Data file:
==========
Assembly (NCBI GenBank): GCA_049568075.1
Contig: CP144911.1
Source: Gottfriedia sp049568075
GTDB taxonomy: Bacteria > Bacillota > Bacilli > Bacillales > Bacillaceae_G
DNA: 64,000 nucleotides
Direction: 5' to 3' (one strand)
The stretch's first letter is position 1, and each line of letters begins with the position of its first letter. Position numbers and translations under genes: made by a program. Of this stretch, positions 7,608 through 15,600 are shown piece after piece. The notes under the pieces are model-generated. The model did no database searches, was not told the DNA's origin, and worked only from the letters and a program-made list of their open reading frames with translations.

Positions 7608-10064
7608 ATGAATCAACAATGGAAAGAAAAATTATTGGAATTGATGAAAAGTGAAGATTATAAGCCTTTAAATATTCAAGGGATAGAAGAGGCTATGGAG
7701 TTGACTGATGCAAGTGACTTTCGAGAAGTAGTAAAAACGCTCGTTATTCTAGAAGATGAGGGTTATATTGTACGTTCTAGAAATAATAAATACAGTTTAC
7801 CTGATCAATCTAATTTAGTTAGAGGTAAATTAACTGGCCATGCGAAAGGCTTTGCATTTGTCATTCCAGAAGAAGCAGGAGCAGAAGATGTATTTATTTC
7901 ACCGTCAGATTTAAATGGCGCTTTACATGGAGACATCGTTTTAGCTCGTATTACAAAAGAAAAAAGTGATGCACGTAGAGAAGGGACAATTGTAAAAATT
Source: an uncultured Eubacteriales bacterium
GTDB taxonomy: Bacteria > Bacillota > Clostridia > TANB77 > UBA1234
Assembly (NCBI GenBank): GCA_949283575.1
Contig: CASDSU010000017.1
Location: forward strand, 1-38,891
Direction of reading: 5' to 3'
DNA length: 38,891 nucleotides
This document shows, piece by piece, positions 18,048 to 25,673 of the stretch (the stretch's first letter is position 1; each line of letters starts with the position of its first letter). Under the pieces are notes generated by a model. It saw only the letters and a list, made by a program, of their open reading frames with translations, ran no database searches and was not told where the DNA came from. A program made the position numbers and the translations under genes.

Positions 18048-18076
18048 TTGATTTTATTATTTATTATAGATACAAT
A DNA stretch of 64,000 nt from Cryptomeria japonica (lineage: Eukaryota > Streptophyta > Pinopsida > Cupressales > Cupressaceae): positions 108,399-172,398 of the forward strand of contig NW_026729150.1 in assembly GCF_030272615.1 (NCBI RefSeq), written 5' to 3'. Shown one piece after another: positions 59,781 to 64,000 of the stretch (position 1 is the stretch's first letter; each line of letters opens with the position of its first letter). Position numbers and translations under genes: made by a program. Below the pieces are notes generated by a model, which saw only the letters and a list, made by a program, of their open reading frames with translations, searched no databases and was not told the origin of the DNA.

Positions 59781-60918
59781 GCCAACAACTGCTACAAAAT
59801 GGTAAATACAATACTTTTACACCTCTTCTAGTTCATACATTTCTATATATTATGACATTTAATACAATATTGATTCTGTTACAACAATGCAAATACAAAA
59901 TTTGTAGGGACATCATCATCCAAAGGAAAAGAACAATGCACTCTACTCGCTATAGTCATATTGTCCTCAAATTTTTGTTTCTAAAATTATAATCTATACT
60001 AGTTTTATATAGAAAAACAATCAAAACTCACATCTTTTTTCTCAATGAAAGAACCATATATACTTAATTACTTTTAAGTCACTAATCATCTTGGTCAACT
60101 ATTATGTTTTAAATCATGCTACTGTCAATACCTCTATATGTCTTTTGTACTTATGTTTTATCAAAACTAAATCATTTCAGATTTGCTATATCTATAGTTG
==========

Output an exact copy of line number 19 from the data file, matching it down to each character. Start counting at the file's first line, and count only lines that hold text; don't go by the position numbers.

DNA length: 38,891 nucleotides